Prophets

Chinese Efforts to Stem Housing Bubble Show Promise

New regulatory and monetary tightening policies are starting to rein in developers and speculators.

China's property bubble may soon deflate.

Photographer: Peter Parks

Among the biggest worries for investors globally is the health of China's real estate market. The concern is that after one of the biggest speculative booms in history, the market will come crashing down and take the global financial system with it. Outstanding credit at the end of 2016 in the world's second-largest economy amounted to 258 percent of gross domestic product, up from 162 percent a decade earlier.

Investors can breathe a little easier. The early results by authorities to stem the speculative bubble are encouraging. After a series of trials and errors, the regulatory and monetary tightening policies that have been announced in the past six months are starting to rein in developers and speculators. Based on data recently released by the National Bureau of Statistics, new home sales by value rose 8 percent to 855 billion yuan ($124 billion) from a year earlier, the smallest gain since March 2015, according to Bloomberg News.

Since President Xi Jinping said at the annual Central Economic Work Conference in December that “houses are built to be inhabited, not for speculation,” the central government’s plan to get housing under control has been strong and clear. The consensus among decision makers is that without curbing speculative activities, driven by both home buyers and developers, the stability of the economy and the society will be endangered. Stabilizing the housing and financial markets has been elevated as a national security issue.

About 60 Chinese cities have enacted more than 150 restrictive policies on home purchases and prices since March. The new round of tightening measures target lower tier cities that have become popular destinations for speculators, who are no longer eligible to buy homes in tier 1 and tier 2 cities. For example, Foshan extended purchasing restrictions from new homes to existing homes effective on June 1, 2017.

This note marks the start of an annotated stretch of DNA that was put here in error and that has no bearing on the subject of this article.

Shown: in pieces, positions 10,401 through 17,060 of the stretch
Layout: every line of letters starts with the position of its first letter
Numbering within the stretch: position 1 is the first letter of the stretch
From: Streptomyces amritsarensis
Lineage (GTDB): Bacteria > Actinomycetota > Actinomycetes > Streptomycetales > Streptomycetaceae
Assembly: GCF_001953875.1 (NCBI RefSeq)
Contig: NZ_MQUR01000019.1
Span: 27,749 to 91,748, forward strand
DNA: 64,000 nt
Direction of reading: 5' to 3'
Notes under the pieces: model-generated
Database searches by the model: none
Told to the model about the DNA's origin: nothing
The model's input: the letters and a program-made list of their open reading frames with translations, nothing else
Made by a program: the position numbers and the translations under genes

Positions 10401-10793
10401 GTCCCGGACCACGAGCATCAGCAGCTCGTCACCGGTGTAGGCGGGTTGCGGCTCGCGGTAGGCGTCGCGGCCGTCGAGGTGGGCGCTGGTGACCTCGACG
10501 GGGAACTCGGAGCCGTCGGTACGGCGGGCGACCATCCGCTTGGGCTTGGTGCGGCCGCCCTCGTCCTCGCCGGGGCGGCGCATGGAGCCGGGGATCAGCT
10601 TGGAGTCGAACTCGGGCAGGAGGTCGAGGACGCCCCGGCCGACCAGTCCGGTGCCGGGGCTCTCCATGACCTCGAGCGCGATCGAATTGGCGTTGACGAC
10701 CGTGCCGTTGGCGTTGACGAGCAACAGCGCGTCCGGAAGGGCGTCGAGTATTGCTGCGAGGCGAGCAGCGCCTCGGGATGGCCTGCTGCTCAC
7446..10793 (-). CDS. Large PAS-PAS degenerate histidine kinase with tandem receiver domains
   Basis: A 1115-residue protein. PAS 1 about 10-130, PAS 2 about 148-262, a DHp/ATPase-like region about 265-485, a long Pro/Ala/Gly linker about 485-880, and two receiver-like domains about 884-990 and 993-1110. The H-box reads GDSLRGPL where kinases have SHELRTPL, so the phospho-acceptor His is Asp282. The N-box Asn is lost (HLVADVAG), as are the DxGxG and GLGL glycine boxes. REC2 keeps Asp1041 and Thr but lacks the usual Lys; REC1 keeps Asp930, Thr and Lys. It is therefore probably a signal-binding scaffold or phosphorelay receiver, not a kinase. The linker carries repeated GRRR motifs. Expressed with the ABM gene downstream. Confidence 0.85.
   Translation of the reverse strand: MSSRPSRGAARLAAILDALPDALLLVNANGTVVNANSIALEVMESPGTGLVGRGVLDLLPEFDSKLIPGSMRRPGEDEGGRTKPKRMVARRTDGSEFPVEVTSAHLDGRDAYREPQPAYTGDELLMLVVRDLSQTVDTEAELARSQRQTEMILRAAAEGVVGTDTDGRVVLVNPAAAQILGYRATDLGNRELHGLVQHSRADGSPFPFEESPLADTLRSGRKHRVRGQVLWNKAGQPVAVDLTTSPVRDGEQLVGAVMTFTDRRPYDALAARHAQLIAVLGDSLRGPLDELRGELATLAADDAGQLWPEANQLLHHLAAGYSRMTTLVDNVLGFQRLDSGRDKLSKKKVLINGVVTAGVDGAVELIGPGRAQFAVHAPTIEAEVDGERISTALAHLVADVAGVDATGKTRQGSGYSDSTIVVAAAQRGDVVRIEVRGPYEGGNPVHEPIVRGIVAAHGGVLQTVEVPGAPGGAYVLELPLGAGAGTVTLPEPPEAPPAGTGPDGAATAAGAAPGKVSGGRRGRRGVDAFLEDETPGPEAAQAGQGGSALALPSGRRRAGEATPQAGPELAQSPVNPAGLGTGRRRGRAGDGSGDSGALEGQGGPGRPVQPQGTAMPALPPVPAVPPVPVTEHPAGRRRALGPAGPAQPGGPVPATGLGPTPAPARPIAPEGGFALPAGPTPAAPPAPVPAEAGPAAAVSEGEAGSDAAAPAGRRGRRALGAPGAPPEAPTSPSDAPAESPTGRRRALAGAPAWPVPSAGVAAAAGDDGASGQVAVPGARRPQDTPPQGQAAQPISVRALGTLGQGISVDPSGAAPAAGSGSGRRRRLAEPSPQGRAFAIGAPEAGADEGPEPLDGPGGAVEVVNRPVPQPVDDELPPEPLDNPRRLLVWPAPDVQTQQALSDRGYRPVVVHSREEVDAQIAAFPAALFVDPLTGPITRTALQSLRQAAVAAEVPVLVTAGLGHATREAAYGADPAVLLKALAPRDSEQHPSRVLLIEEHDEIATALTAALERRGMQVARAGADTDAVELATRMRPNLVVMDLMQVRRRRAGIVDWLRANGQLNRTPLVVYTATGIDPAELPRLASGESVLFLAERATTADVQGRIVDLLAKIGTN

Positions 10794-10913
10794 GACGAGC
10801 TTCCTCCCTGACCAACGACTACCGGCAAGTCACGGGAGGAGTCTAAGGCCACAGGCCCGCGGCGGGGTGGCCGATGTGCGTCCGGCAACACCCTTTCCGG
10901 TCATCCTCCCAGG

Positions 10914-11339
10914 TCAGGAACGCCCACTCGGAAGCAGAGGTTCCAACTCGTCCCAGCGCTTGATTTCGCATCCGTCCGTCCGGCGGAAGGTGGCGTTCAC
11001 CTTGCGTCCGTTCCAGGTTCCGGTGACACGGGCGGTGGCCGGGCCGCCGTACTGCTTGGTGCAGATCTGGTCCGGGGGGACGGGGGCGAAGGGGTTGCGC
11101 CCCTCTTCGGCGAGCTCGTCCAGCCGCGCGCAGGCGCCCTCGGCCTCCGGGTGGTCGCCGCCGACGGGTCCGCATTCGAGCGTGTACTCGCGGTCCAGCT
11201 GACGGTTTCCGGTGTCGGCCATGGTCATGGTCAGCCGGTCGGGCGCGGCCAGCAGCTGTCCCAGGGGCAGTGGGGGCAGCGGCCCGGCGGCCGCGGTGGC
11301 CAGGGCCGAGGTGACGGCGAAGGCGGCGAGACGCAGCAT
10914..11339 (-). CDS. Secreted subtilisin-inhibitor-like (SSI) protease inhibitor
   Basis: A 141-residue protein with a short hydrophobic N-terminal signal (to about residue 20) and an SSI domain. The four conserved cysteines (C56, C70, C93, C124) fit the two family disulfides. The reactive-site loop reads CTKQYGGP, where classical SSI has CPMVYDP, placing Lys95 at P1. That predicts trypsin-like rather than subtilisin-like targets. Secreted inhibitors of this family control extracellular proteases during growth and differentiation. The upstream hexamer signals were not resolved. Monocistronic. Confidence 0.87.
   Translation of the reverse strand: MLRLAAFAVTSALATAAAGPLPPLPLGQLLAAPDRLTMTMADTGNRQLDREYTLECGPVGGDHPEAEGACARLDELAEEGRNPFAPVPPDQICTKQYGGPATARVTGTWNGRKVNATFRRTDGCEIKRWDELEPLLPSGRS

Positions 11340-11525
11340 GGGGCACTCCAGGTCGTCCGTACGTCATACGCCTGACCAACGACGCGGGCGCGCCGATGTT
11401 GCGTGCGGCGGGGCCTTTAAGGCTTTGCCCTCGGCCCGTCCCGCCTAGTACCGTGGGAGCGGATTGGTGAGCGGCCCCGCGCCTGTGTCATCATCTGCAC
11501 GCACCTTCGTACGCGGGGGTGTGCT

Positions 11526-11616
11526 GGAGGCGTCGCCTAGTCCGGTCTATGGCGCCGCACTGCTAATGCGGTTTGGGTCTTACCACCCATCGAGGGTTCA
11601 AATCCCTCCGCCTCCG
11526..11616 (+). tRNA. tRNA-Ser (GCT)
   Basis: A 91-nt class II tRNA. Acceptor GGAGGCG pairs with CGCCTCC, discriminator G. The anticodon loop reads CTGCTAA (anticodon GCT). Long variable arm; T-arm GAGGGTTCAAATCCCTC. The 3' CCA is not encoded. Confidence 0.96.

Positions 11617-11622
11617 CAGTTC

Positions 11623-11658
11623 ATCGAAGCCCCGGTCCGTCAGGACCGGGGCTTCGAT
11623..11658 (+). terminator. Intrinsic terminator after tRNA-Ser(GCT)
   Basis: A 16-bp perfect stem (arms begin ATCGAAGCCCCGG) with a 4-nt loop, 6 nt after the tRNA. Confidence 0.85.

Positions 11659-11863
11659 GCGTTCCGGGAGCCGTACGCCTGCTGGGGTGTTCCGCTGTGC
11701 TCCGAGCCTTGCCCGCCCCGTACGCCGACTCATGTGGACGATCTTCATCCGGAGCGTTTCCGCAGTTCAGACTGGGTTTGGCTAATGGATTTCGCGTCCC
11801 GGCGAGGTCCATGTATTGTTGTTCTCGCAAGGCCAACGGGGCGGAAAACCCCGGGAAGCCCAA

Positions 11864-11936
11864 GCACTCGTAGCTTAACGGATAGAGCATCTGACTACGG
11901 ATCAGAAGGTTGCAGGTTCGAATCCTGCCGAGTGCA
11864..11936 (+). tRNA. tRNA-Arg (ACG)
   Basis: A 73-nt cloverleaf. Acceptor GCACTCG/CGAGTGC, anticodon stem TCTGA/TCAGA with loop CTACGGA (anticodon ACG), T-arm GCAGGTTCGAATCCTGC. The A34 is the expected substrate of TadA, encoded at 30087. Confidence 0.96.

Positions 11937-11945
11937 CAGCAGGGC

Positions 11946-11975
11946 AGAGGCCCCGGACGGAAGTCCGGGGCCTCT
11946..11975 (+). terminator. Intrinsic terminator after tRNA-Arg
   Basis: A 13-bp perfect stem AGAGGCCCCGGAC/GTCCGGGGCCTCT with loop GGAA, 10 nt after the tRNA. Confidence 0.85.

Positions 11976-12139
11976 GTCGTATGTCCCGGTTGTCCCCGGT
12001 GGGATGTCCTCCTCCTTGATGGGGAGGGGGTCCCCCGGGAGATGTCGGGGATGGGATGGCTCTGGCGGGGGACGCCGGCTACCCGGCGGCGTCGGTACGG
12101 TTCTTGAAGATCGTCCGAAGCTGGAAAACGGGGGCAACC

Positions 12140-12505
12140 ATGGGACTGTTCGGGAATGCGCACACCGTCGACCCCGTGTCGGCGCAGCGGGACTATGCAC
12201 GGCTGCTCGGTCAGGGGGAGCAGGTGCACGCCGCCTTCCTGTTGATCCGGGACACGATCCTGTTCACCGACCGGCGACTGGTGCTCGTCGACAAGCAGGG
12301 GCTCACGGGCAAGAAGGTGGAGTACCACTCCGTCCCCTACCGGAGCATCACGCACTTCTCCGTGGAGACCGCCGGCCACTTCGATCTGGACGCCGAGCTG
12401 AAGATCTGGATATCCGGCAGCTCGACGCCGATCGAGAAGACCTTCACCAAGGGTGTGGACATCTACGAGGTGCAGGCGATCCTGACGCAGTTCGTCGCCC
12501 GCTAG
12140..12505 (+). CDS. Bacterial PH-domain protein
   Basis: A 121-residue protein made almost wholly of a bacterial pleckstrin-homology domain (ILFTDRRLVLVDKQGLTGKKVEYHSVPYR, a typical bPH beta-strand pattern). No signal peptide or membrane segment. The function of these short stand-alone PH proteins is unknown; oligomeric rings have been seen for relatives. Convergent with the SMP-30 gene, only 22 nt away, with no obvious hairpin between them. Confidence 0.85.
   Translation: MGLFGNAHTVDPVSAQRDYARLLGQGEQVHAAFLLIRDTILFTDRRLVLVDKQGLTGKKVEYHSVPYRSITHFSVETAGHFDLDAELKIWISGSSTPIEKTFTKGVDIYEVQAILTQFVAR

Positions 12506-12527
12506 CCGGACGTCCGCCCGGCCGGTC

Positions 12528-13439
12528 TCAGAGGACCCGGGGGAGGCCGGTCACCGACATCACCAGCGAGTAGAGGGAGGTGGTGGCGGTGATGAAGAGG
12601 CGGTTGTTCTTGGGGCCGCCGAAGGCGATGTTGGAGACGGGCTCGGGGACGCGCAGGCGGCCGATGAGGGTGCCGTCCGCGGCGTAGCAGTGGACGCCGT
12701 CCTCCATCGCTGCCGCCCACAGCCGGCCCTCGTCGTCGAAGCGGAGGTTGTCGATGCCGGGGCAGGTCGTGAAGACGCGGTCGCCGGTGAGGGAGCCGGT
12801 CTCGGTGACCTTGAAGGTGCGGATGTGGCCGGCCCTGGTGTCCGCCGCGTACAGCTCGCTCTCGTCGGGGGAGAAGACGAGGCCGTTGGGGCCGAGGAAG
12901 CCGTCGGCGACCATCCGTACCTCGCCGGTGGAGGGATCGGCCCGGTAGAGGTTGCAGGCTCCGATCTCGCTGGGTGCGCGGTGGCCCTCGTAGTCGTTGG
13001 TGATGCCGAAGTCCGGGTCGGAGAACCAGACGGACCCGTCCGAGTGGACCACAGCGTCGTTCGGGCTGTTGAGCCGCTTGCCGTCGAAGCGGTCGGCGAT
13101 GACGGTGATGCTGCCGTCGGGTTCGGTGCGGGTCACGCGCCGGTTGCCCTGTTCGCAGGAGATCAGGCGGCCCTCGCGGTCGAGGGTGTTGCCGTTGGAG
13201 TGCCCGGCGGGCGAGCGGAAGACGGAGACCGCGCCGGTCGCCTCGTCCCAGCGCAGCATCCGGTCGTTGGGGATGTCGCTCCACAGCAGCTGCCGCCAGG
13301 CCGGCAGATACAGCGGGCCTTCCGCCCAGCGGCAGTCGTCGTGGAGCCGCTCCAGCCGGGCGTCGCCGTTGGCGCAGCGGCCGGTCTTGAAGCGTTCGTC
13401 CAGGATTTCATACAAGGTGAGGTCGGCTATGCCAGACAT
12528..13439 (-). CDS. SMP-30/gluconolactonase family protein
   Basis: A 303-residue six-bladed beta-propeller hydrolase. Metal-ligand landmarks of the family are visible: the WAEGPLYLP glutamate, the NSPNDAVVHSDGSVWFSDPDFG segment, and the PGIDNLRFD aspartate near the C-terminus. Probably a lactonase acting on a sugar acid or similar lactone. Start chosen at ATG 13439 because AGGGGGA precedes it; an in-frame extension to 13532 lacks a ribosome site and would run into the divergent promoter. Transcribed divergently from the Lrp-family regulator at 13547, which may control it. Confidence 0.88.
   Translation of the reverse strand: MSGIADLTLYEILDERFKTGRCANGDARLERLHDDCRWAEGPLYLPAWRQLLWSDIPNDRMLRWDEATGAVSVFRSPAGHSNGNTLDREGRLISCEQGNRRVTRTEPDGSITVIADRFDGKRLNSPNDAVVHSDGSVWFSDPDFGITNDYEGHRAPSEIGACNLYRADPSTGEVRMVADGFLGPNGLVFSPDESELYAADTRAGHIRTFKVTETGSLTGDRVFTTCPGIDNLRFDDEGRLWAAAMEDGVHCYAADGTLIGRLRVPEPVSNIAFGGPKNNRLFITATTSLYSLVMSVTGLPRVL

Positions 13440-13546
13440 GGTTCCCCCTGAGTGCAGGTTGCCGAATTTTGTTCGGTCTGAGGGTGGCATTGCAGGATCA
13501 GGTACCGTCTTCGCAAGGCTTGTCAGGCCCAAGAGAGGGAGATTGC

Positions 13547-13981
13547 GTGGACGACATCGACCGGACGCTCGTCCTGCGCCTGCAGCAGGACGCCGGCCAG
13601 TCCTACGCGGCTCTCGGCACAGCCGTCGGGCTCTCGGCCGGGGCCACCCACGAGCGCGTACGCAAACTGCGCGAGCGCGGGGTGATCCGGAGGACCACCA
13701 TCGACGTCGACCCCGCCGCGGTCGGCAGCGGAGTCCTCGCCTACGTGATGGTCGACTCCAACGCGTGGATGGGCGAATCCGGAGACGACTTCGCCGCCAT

Non-local residents won't be allowed to buy second homes without providing a record of local income tax payments. Also, local residents are not allowed to buy three or more homes in Foshan. Third and fourth tier cities are now seeing the majority of the nation’s housing transaction volume. Today, 60 percent of new home sales occur in third and fourth tier cities, compared with 13 percent in tier 1 cities and 27 percent in tier 2 cities. 

To supplement the regulatory policies, the People's Bank of China has told all commercial banks, whether state owned or private, not to expand their loans to developers and their mortgages to home buyers. More specifically, the mandate is that net mortgage lending to consumers cannot grow sequentially month-over-month and that lending to developers must decline to curb rising land and housing prices. 

Beyond bank lending, credit has also tightened in the offshore bond market. After a first-quarter surge in dollar-denominated debt issuance by Chinese developers, the National Development and Reform Commission has reportedly stopped granting new quotas to developers for such offshore bond sales. With large bond maturities looming in 2018, developers will be more cautious when bidding on land, which should help temper price appreciation.

It took a while for officials to realize the key to curbing speculative housing demand, but they are finally on the right path.

--With assistance by Wan Li of Solitude Capital.

This column does not necessarily reflect the opinion of the editorial board or Bloomberg LP and its owners.

    To contact the author of this story:
    Junheng Li at junh@jlwarrencapital.com

    To contact the editor responsible for this story:
    Robert Burgess at bburgess@bloomberg.net

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